Order Code RS20807
February 7, 2001
CRS Report for Congress
Received through the CRS Web
Short History of the 1996 Welfare Reform Law
name redacted and name redacted
Domestic Social Policy Division
The 1996 Personal Responsibility and Work Opportunity Reconciliation Act (P.L.
104-193) changed the face of federal-state family welfare programs and most other
federally supported aid for the poor. Some 3 years’ debate followed President Clinton’s
call “to end welfare as we know it.” Early (1993-1994) proposals retained the existing
Aid to Families with Dependent Children (AFDC) program, but placed time limits on
welfare receipt not conditioned on work. In 1995, the debate shifted when the House
approved H.R. 4 (the Personal Responsibility Act) and created Temporary Assistance for
Needy Families (TANF) block grants to replace AFDC. This measure time-limited
welfare receipt, added to work requirements, and expanded welfare reform to include
myriad changes in other programs like food stamps. The Senate adopted the House
structure with notable changes affecting the grants’ funding structure and other matters
(the Work Opportunity Act). But a House-Senate compromise on H.R. 4 was twice
vetoed at the end of 1995. In 1996, the vetoed H.R. 4 was again picked up and, with
significant changes, adopted by Congress as part of an FY1997 budget reconciliation law
and signed by the President on August 22, 1996.
The 1996 welfare reform law supplanted the main existing welfare program for
families, Aid to Families with Dependent Children (AFDC) and its work/training
component (JOBS), and greatly changed most other federally supported aid to the poor.
It was enacted after debate stretching over 3 years and two Presidential vetoes.
Under AFDC, states received unlimited federal matching money for AFDC benefits
and a “capped” federal match for JOBS programs for AFDC recipients. If families met
state-set needs standards, states had to cover single-parent poor families (and many twoparent families with an incapacitated/unemployed parent), and there were no time limits
on aid. JOBS programs had participation requirements, but did not mandate work, and
mothers with young children were mostly exempt. The move to reform this system was
prompted by soaring AFDC rolls and higher costs, extant federal waivers for more than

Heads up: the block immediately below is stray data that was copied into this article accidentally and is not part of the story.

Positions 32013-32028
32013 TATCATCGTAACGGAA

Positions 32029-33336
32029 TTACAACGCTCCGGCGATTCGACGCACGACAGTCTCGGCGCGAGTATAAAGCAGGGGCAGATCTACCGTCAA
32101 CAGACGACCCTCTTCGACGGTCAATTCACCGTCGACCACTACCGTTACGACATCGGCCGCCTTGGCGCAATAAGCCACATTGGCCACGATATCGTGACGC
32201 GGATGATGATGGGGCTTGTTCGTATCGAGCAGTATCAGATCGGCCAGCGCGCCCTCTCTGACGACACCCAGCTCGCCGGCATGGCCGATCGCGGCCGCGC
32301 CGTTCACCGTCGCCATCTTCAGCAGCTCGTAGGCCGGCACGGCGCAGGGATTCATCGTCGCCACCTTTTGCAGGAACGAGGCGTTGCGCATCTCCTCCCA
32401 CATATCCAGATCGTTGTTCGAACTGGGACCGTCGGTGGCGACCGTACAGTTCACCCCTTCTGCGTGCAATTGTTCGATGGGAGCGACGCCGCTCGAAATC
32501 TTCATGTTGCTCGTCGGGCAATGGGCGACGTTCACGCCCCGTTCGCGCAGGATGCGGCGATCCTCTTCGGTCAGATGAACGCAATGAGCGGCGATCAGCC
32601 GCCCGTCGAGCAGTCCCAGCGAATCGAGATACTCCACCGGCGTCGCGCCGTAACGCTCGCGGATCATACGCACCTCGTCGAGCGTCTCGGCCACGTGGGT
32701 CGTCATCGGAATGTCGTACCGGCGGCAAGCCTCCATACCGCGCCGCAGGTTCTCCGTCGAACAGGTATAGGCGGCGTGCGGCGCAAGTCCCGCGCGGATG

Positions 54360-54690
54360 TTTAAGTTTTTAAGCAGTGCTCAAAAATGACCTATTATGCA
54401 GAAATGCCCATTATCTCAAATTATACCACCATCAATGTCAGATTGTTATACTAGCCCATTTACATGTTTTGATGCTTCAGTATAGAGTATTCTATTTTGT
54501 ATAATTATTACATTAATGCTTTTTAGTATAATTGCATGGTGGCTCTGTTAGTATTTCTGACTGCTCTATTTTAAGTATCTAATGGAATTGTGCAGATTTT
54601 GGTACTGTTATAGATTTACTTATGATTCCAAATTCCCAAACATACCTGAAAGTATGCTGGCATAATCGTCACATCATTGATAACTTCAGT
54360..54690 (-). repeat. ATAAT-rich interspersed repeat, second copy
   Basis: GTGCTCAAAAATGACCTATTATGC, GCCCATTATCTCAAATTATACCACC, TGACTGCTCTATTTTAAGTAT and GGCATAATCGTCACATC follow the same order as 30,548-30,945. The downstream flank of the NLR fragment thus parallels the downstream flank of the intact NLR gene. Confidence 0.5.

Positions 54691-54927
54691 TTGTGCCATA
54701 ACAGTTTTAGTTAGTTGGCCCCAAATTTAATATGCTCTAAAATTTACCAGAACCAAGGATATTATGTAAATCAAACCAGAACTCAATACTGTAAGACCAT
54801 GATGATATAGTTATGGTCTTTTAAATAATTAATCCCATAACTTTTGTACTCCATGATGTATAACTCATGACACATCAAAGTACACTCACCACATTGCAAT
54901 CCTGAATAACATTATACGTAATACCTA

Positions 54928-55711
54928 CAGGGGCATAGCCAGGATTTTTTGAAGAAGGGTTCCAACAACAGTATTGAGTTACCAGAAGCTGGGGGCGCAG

half the states to undertake their own welfare reforms, frustration with the long AFDC
tenure and youth of many recipient parents, concerns over the extent of unwed parenthood
among recipients, reaction to AFDC’s unrestricted entitlement nature, and disillusion with
the most recent attempt at reform (the 1988 Family Support Act).
Congressional Research Service ˜ The Library of Congress
Early Proposals. As a candidate, President Clinton proposed “to end welfare as
we know it” – stressing time limits on welfare receipt not tied to work and greater support
for work efforts by recipients (“making work pay”). This challenge was taken up in the
Republican leadership bills of 1993-1994. They split AFDC into “transition” (work
preparation) and “work” programs, imposed time limits on welfare receipt (2 years for
transition help), extended work requirements to mothers of very young children, and ended
aid for minor parents not living at home, recipients’ additional children, and most
noncitizens. They also capped federal welfare funding and allowed states to convert their
federal welfare dollars to block grants and to end aid to families after 5 years (including
3 years of supported work). Separately, some Republicans introduced a measure to ban
aid to never-married mothers under 21.
The Clinton Administration bill (1994) phased in a 2-year limit on AFDC benefits for
nonworking adults without younger children, then required work programs for those
without jobs after 2 years (with supplementary welfare payments if necessary). It also
ended AFDC for minor parents not living at home, increased money for work/training
efforts and child care, and encouraged broader coverage of two-parent families.
Congressional Democrats’ response was divided. Some objected to “arbitrary” time limits,
while other endorsed limits and advanced time-limit-then-work proposals similar to the
While time limits and some other themes in later welfare reform initiatives were
evident, reform was not taken up actively in the 103rd Congress, other than enactment of
an expansion of the Earned Income Tax Credit to add to the benefits of work for lowerincome families.
The “Contract with America” and H.R. 4. The welfare portion of the House
Republicans’ Contract with America agenda was introduced as the Personal Responsibility
Act (H.R. 4) in January 1995. It required recipients to work after 2 years of AFDC and
placed an absolute 5-year limit on benefits (including up to 3 years in a work program).
It also barred AFDC to minor unwed mothers and new babies in AFDC families. Federal
money for AFDC and child care programs was capped, but states could convert AFDC
funds into a block grant. Finally, food stamp aid was block granted, and most aliens were
denied major federal assistance.